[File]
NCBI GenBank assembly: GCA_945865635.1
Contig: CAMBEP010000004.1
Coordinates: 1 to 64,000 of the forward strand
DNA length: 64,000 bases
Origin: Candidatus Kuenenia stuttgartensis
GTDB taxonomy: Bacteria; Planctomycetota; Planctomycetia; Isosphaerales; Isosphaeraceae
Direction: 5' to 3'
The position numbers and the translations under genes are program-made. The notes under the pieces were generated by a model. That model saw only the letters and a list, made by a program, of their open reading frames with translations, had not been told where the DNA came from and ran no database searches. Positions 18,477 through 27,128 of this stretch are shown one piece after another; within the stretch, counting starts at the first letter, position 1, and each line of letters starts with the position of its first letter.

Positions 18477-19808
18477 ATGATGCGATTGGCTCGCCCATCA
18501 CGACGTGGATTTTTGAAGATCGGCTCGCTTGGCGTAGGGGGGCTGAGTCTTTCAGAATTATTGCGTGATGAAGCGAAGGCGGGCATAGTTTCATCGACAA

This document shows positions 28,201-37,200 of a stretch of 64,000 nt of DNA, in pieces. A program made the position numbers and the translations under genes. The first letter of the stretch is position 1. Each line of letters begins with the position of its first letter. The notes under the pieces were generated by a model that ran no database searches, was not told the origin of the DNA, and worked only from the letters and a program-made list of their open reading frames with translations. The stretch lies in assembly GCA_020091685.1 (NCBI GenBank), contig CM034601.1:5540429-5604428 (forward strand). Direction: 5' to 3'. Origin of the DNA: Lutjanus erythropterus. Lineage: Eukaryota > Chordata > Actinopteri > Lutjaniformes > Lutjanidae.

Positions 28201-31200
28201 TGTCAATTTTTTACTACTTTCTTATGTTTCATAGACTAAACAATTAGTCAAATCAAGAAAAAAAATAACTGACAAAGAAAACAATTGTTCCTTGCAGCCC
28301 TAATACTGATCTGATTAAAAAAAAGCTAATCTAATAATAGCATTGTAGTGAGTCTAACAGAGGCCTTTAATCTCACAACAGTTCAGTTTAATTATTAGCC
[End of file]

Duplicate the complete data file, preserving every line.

NCBI GenBank assembly: GCA_945865635.1
Contig: CAMBEP010000004.1
Coordinates: 1 to 64,000 of the forward strand
DNA length: 64,000 bases
Origin: Candidatus Kuenenia stuttgartensis
GTDB taxonomy: Bacteria; Planctomycetota; Planctomycetia; Isosphaerales; Isosphaeraceae
Direction: 5' to 3'
The position numbers and the translations under genes are program-made. The notes under the pieces were generated by a model. That model saw only the letters and a list, made by a program, of their open reading frames with translations, had not been told where the DNA came from and ran no database searches. Positions 18,477 through 27,128 of this stretch are shown one piece after another; within the stretch, counting starts at the first letter, position 1, and each line of letters starts with the position of its first letter.

Positions 18477-19808
18477 ATGATGCGATTGGCTCGCCCATCA
18501 CGACGTGGATTTTTGAAGATCGGCTCGCTTGGCGTAGGGGGGCTGAGTCTTTCAGAATTATTGCGTGATGAAGCGAAGGCGGGCATAGTTTCATCGACAA

This document shows positions 28,201-37,200 of a stretch of 64,000 nt of DNA, in pieces. A program made the position numbers and the translations under genes. The first letter of the stretch is position 1. Each line of letters begins with the position of its first letter. The notes under the pieces were generated by a model that ran no database searches, was not told the origin of the DNA, and worked only from the letters and a program-made list of their open reading frames with translations. The stretch lies in assembly GCA_020091685.1 (NCBI GenBank), contig CM034601.1:5540429-5604428 (forward strand). Direction: 5' to 3'. Origin of the DNA: Lutjanus erythropterus. Lineage: Eukaryota > Chordata > Actinopteri > Lutjaniformes > Lutjanidae.

Positions 28201-31200
28201 TGTCAATTTTTTACTACTTTCTTATGTTTCATAGACTAAACAATTAGTCAAATCAAGAAAAAAAATAACTGACAAAGAAAACAATTGTTCCTTGCAGCCC
28301 TAATACTGATCTGATTAAAAAAAAGCTAATCTAATAATAGCATTGTAGTGAGTCTAACAGAGGCCTTTAATCTCACAACAGTTCAGTTTAATTATTAGCC